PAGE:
The Mountain Party’s new candidate – poet and former Richwood Mayor Bob Henry Baber – had a little nuance in his gubernatorial profile:
What separates him from Republican and Democratic candidates is his attitude toward the coal industry, he said.
“All they want to do is say, protect the industry,” he said. “I’m saying, let’s transition the industry over time.”
West Virginia should develop jobs in renewable energy and reclaiming abandoned mine sites, Baber said.
“At the moment, we’re all consumers of coal and oil and gas. And we will be for the foreseeable future,” he said. “But we’ve got to start making a plan for the future.”
He emphasized that he has friends who work in mountaintop removal mining.
“We cannot throw those folks out in the street,” he said. “They’re good, hard-working people.”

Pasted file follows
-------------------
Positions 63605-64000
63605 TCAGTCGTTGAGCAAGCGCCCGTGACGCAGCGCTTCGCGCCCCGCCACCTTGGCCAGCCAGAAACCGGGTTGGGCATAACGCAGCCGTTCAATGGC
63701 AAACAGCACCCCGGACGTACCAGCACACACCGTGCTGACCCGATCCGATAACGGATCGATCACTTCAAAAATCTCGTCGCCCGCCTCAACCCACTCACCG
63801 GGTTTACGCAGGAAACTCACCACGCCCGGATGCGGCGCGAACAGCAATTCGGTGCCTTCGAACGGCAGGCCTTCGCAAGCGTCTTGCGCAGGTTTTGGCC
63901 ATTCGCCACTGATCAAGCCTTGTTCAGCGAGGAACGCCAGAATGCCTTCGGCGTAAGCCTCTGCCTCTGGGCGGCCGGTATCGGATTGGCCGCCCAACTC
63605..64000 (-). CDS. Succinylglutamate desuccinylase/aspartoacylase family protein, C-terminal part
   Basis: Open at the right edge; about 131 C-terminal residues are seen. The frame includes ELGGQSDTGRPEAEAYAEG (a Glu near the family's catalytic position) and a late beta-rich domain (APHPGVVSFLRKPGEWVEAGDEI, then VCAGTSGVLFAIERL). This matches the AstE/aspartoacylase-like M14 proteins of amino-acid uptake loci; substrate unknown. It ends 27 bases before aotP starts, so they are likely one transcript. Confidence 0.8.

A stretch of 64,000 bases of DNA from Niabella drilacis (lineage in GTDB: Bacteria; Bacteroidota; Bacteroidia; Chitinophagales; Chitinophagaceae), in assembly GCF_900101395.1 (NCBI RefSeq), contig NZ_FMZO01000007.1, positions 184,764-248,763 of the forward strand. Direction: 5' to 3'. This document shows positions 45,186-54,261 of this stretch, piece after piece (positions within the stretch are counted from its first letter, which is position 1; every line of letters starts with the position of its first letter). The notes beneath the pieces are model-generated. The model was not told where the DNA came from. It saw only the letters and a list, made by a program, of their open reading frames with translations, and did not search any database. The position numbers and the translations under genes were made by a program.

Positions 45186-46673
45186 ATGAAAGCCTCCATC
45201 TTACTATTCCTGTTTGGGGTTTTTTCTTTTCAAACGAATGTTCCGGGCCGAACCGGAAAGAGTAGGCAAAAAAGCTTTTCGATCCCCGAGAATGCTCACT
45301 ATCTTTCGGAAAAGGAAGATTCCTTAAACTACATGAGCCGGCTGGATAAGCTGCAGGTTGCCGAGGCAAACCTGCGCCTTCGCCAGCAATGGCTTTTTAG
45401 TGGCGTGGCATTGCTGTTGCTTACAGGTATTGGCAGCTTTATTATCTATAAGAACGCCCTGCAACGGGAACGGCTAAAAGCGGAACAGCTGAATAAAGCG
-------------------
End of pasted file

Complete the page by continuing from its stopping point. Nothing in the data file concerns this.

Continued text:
But he pointed to declining coal production in West Virginia, and competition from other coal-producing regions, such as Wyoming’s Powder River Basin.
“Coal’s era in West Virginia is already waning,” he said. “It’s not going to be the EPA that ends mountaintop removal. … What’s going to end it is capitalism.”
Whatever ends the traditional practice and business-as-usual rule of extraction industries on West Virginia’s landscape and people, let it come sooner rather than later. You voted, right?